Lot 21, Corner Cocoanut Point Drive and Eagle Place, Seaspray, Cocoanut Point. (Cocoanut Point Drive is off Svendsen Road, Zilzie).
Officially opened for public inspection: early May 2006
Closed for public inspection: now
Sustainable Home Zilzie was constructed in Seaspray, the Capricorn Coast's new $200 million master planned residential community, near Emu Park (Yeppoon). Designed from the very beginning to protect its important surrounding environment, Seaspray's developers donated more than half the Seaspray site for the creation of a new National Park, Cocoanut Point National Park - Cocoanut Point Section, permanently protecting it for future generations.
Sustainable Home Zilzie, and all Seaspray homes, will protect and respect the natural environment. Design and building covenants ensure homes blend with their surroundings and buffers on allotments protect the adjoining National Park. Climate sensitive designs, rainwater tanks, solar power and environmentally-friendly materials such as timber from renewable resources will be among the features of Seaspray homes.
Project coordinator / Project managers
Project manager: Peter Macgregor, Seaspray Project Management
Project coordinator: Seaspray Project Management
Consultant partners – architect, builder, engineer etc
Architect: Architectural Practice Academy (APA) in association with Malcolm Middleton Architects
Builder: Terry McElhenny Builders, Yeppoon
Engineer: Short Engineers
Commenced: September 2005
Completed: May 2006
Floor area: 215m2
Number of bedrooms: 3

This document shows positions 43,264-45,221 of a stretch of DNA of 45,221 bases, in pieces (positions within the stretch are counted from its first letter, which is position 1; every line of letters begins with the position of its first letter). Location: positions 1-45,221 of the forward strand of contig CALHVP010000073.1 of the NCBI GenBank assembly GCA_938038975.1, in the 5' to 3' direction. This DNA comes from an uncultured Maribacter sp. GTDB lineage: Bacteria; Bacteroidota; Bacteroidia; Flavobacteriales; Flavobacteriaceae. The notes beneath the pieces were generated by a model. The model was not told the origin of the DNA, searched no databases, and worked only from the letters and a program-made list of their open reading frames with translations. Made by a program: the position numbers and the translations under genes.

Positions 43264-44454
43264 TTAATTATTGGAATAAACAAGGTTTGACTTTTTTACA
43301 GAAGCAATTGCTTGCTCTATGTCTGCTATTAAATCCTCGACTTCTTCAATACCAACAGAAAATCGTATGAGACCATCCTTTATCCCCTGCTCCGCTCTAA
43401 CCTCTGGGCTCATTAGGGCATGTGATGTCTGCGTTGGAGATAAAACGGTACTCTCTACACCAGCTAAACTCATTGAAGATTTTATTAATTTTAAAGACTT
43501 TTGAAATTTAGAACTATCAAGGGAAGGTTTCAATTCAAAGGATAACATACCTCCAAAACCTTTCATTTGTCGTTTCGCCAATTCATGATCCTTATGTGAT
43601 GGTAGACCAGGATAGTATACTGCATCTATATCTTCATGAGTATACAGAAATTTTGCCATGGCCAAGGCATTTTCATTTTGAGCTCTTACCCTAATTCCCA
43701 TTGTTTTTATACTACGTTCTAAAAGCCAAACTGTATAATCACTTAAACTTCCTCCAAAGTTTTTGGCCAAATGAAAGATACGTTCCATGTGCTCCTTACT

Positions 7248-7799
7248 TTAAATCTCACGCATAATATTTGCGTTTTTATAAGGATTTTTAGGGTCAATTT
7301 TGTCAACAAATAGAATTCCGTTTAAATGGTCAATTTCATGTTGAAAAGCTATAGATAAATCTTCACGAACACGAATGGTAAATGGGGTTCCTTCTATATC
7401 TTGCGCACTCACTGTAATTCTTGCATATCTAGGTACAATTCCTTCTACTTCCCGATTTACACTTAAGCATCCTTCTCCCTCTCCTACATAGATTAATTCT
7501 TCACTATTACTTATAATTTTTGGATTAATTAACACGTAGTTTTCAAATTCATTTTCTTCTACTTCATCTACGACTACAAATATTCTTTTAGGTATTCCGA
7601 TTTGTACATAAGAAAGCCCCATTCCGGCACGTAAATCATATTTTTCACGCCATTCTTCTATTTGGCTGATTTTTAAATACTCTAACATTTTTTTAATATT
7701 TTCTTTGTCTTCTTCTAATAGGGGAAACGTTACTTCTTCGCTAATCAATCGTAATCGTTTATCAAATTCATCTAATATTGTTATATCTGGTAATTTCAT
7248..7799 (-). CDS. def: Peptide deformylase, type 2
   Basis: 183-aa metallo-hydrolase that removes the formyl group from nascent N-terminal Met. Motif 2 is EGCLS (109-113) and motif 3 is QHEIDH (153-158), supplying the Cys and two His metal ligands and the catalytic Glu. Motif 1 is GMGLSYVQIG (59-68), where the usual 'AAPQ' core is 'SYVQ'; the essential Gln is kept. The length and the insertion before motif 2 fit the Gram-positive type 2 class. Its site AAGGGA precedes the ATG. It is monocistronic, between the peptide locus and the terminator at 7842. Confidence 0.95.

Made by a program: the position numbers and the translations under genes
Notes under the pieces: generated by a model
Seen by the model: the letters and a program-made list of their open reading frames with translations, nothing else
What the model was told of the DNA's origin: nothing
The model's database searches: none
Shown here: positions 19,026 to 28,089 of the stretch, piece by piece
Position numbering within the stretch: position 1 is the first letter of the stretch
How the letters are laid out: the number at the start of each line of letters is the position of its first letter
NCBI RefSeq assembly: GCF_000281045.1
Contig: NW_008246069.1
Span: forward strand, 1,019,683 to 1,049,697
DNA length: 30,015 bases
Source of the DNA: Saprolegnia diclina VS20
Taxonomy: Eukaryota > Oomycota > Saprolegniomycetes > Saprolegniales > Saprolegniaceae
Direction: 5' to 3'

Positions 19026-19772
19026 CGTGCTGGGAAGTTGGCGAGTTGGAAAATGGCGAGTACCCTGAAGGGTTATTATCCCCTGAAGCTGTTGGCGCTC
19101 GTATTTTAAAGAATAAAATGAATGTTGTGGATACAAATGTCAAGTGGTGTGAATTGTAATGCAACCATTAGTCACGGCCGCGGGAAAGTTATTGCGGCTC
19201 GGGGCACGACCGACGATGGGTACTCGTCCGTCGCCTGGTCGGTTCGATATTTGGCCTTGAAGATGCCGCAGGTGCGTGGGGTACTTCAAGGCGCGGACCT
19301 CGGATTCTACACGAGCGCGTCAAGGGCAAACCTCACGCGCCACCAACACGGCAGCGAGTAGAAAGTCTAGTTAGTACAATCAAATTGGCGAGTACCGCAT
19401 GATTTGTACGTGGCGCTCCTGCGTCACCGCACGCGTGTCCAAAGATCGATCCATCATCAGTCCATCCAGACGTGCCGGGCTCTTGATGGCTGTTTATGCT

House and land sale price $525,000
Malcolm Middleton, Architectural Practice Academy and the Sustainable Homes project team were involved in design workshops to create the design for Sustainable Home Zilzie.
All living spaces are located on the northern side of the house to maximise the site's northern orientation. Shading, screening and overhangs have been incorporated to assist in keeping the home cool in summer. The home's passive design also includes raked ceilings and bedrooms are located to maximise cross-ventilation.
Materials were selected that combine durability, cost efficiency and low embodied energy. The home's cladding offers thermal protection and is made from 100% recycled material.
A rainwater tank for personal drinking and garden use was included to reduce consumption and costs.
Principles of safety, security and accessibility have also been successfully incorporated in the design of the home.
They key objective of this home was to showcase sustainable housing design and living to the Central Queensland community. Designed especially for the Capricorn Coast climate, this coastal home will provide comfortable living for a lifetime. It demonstrates how simple, cost-effective design solutions can improve the way you live, be cheaper to maintain and also help protect our precious environment.
Last updated December 2006